The maximum 401(k) plan contribution for employees and shareholder-employees equals 25 percent of wages.
Example: Say a business owner makes $200,000 in his business. Further say he operates as an S corporation and that the S corporation pays him $100,000 in wages. In this case, the maximum 401(k) contribution equals $25,000 plus the elective deferral.
Defined Benefit Plans Allow for Giant Contributions
A third option for some taxpayers to consider—especially older taxpayers: A defined benefit plan which allows a taxpayer to contribute amounts unconnected to their current year income. Instead, the defined benefit plan looks at someone’s historical income and what that person needs to accumulate by retirement in order to enjoy some set retirement income amount (or “defined benefit.”)
This may be a helpful bit of information to know: When you hear about some pension plan that promises to pay 50 percent or 75 percent of someone’s average earnings if they’ve worked X number of years? Yeah. That’s a defined benefit plan. And that amount the employer needs to pay into the plan in order to deliver the promised benefit? Subject to certain tax law limitations, that amount equals the contribution.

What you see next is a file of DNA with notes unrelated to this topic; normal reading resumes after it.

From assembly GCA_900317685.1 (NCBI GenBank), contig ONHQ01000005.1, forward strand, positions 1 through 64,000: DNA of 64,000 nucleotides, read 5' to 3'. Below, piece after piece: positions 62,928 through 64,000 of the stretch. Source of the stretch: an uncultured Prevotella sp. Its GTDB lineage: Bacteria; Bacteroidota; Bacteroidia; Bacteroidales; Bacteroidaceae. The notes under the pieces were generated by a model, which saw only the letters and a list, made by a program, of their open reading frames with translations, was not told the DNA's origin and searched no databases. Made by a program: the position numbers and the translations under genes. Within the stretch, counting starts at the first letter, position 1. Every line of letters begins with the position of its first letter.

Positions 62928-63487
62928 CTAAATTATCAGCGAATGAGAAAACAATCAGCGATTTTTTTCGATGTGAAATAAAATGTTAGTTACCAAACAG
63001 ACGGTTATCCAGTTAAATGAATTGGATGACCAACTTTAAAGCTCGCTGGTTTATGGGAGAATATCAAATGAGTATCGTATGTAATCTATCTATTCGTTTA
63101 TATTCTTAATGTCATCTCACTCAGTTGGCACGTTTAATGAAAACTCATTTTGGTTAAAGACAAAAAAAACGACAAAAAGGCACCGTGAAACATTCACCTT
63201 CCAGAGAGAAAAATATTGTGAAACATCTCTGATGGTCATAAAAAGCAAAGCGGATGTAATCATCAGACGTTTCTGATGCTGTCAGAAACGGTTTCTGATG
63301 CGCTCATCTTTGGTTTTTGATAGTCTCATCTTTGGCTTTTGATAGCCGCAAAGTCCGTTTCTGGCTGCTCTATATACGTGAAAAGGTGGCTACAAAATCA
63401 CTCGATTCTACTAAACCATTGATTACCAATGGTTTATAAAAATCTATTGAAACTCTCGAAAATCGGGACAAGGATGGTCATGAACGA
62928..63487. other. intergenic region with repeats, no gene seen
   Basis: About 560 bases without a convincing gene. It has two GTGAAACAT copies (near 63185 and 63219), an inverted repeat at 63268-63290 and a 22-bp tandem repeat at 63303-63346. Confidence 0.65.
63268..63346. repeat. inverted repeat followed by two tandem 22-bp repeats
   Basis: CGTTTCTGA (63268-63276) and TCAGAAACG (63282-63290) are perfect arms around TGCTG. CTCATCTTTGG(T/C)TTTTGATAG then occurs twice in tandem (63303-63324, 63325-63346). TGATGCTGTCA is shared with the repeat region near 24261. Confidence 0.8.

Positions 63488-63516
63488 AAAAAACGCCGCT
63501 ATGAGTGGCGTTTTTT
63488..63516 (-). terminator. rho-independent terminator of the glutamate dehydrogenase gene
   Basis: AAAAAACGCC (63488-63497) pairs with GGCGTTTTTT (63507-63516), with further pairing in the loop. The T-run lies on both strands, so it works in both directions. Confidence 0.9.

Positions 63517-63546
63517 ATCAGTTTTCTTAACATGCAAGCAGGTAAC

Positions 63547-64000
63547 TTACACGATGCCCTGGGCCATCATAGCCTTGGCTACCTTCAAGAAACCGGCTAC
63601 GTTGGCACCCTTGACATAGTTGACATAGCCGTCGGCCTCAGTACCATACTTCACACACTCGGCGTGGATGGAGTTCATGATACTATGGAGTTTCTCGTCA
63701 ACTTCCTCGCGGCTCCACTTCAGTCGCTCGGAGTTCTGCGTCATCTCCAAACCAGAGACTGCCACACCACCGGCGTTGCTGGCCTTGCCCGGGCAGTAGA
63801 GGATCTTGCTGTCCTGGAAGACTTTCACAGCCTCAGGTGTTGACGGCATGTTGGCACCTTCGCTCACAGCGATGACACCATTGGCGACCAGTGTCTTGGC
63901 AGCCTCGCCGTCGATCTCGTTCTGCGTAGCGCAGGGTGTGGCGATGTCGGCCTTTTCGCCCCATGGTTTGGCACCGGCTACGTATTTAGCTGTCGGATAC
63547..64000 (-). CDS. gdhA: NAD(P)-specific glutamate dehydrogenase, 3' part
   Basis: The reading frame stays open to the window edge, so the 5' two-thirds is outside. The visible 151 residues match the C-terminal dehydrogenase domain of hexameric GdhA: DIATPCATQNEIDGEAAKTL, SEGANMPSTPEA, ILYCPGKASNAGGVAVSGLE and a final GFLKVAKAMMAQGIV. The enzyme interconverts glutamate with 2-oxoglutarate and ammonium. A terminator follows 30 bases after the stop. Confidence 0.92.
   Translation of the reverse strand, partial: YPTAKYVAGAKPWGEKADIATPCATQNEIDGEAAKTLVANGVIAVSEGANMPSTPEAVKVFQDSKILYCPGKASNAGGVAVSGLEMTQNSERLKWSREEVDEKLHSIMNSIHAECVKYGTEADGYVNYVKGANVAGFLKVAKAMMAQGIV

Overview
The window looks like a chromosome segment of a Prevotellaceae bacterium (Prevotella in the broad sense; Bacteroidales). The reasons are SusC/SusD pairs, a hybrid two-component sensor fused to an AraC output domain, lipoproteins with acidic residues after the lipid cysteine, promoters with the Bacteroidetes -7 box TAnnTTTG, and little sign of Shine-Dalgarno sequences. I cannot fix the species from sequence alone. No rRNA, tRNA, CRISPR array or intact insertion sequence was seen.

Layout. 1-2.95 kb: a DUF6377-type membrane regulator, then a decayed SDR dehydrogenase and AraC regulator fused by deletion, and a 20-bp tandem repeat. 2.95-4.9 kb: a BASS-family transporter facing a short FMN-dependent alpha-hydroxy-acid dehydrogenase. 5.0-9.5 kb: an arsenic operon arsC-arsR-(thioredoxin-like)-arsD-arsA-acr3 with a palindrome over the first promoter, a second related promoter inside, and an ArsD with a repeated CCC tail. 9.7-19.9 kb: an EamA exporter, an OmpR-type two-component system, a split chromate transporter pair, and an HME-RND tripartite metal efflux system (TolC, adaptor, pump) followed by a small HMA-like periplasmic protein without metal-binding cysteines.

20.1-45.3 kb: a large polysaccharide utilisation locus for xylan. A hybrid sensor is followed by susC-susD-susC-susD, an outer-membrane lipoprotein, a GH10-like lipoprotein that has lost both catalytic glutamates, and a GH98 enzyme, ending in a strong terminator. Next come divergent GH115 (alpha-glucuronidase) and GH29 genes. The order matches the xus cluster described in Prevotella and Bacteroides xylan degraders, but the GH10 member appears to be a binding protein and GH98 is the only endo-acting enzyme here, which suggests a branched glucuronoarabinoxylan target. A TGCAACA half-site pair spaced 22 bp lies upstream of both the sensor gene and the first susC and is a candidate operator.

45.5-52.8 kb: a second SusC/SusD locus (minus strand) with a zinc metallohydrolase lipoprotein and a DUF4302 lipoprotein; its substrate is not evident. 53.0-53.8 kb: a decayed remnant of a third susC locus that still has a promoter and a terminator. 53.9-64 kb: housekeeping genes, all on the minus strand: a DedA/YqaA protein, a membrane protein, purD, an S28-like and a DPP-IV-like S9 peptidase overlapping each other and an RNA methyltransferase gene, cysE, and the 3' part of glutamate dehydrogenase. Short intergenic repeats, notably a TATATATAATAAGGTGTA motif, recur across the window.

Example: Say someone earns $20,000 annually in their small sideline business. Further assume they’ve earned this amount for decades and will retire a short ways down the road. The business may be able to setup a defined benefit pension plan and contribute $50,000 a year to a defined benefit pension plan.
Example: Say someone who earns $200,000 annually. And has for decades. A business owner in this situation, if close to retirement, may be able to contribute $150,000 annually. Or $200,000.
A final note: Neither you nor your accountant calculates the defined benefit plan contribution amount. An actuary calculates the pension plan contribution required to fund the retirement income stream.
Possible Tax Savings from Pension Plan Strategy
A big pension plan contribution substantially reduces your income taxes for the year you make the contribution.
If you make a $20,000 contribution and your marginal income tax rate equals 25 percent, for example, the savings equal $5,000.
If you make a $60,000 contribution and your marginal income tax rate equals 30 percent, the savings equal $18,000.
Make a $200,000 contribution if your marginal tax rate equals 50 percent? The savings equal $100,000.